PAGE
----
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Article
April 1971

Hereditary Acrokeratotic Poikiloderma

Author Affiliations

Charlottesville, Va; Roanoke, Va; Wilson, NC

From the Department of Dermatology, University of Virginia School of Medicine, Charlottesville, Va (Dr. Weary); Roanoke, Va (Dr. Manley); and Wilson, NC (Dr. Graham).

Arch Dermatol. 1971;103(4):409-422. doi:10.1001/archderm.1971.04000160059010
Abstract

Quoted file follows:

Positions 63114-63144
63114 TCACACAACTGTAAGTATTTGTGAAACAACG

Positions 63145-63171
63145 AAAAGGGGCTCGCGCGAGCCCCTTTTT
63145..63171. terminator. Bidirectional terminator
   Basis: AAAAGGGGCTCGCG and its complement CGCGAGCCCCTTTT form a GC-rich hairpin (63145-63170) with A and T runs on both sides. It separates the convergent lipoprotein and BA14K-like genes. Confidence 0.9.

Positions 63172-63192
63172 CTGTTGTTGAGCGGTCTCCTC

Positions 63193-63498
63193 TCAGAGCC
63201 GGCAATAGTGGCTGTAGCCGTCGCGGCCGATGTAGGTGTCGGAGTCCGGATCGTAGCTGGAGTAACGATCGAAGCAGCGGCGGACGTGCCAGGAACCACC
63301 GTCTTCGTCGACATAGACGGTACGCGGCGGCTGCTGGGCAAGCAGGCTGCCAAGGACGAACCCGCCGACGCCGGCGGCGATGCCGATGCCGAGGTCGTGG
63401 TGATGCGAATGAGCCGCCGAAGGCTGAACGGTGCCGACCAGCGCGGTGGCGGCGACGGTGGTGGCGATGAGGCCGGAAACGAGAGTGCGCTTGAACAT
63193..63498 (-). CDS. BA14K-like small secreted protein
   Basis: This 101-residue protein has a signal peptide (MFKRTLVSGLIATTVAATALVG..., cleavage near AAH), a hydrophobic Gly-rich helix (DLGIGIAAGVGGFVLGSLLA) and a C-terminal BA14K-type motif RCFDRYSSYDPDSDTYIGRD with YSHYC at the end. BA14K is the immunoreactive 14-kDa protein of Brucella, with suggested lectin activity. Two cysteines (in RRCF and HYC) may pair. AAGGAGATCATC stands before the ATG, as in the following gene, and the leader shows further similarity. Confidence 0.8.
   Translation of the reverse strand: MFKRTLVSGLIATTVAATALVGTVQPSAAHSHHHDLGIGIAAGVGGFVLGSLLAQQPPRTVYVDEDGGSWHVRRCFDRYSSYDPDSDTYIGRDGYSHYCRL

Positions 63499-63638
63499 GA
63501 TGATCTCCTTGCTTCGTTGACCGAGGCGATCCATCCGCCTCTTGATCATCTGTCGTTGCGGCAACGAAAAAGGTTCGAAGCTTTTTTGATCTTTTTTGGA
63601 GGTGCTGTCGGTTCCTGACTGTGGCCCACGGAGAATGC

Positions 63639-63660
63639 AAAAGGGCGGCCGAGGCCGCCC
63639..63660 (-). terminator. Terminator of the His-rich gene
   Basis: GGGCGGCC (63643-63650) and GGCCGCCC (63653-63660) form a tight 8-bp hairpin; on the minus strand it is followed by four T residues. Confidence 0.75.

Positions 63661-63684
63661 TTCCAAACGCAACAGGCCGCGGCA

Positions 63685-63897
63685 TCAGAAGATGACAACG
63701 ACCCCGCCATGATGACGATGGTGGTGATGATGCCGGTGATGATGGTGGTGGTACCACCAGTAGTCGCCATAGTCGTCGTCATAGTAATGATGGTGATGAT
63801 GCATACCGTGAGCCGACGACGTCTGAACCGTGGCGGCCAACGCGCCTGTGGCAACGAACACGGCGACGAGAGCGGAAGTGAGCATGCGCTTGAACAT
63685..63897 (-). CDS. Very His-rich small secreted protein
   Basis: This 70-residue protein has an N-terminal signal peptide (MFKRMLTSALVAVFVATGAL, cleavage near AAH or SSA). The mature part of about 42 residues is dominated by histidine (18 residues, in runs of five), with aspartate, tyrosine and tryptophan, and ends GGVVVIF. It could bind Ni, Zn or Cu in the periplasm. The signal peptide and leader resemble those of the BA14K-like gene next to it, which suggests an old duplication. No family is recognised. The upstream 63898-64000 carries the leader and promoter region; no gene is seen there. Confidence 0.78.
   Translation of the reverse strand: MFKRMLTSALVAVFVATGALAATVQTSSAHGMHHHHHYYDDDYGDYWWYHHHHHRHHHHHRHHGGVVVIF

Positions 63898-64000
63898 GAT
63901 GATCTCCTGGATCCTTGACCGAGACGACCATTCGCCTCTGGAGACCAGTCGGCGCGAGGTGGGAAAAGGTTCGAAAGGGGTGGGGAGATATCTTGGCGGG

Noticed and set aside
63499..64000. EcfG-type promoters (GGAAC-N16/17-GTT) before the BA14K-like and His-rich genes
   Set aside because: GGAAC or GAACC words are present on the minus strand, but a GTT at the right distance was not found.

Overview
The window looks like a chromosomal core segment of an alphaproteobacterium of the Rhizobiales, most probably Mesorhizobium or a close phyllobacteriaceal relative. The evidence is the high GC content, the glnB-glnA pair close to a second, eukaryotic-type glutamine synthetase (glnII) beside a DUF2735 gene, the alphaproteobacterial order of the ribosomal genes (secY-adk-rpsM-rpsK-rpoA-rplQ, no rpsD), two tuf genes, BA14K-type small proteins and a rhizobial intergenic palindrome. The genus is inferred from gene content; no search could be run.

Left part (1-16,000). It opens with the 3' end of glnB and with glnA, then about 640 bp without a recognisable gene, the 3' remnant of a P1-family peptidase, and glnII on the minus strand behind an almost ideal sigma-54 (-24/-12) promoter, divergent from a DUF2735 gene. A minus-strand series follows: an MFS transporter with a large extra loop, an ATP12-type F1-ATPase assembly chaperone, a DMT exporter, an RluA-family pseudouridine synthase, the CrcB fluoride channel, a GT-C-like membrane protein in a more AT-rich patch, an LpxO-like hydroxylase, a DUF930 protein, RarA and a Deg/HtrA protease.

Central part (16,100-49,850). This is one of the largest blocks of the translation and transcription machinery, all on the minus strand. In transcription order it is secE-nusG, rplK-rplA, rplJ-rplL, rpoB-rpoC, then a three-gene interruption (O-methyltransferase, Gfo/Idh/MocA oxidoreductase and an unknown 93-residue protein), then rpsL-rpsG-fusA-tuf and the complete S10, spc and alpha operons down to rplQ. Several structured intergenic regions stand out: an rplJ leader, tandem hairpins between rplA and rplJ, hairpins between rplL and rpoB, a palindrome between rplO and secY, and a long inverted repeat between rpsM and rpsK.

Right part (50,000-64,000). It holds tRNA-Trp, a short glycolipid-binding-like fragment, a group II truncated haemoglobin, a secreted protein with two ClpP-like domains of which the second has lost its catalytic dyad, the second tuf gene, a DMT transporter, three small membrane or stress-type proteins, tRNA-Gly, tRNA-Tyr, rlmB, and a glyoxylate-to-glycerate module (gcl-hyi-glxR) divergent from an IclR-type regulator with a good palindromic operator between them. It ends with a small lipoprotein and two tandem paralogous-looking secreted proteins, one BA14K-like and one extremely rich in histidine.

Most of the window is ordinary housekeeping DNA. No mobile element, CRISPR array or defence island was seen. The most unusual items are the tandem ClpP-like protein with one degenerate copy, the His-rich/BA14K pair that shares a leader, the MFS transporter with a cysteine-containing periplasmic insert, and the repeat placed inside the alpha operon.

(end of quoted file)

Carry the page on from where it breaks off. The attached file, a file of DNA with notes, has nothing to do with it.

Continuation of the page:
A dominantly inherited disorder has affected ten members of a family group. At present we recognize the following categories of clinical involvement: (1) vesicopustule formation which remains confined to the hands and feet (this process commences at from 1 to 3 months of age and resolves in late childhood); (2) widespread eczematous dermatitis somewhat resembling atopic eczema which starts between the ages of 3 and 6 months and completely resolves by 5 years of age; (3) the gradual appearance of a diffuse poikiloderma with striate and reticulate atrophy which spares only the face, scalp, and ears (the poikiloderma persists into adult life); and (4) the development of keratotic papules on the hands, feet, elbows, and knees, which first appear at varying times prior to 5 years of age and persist indefinitely.

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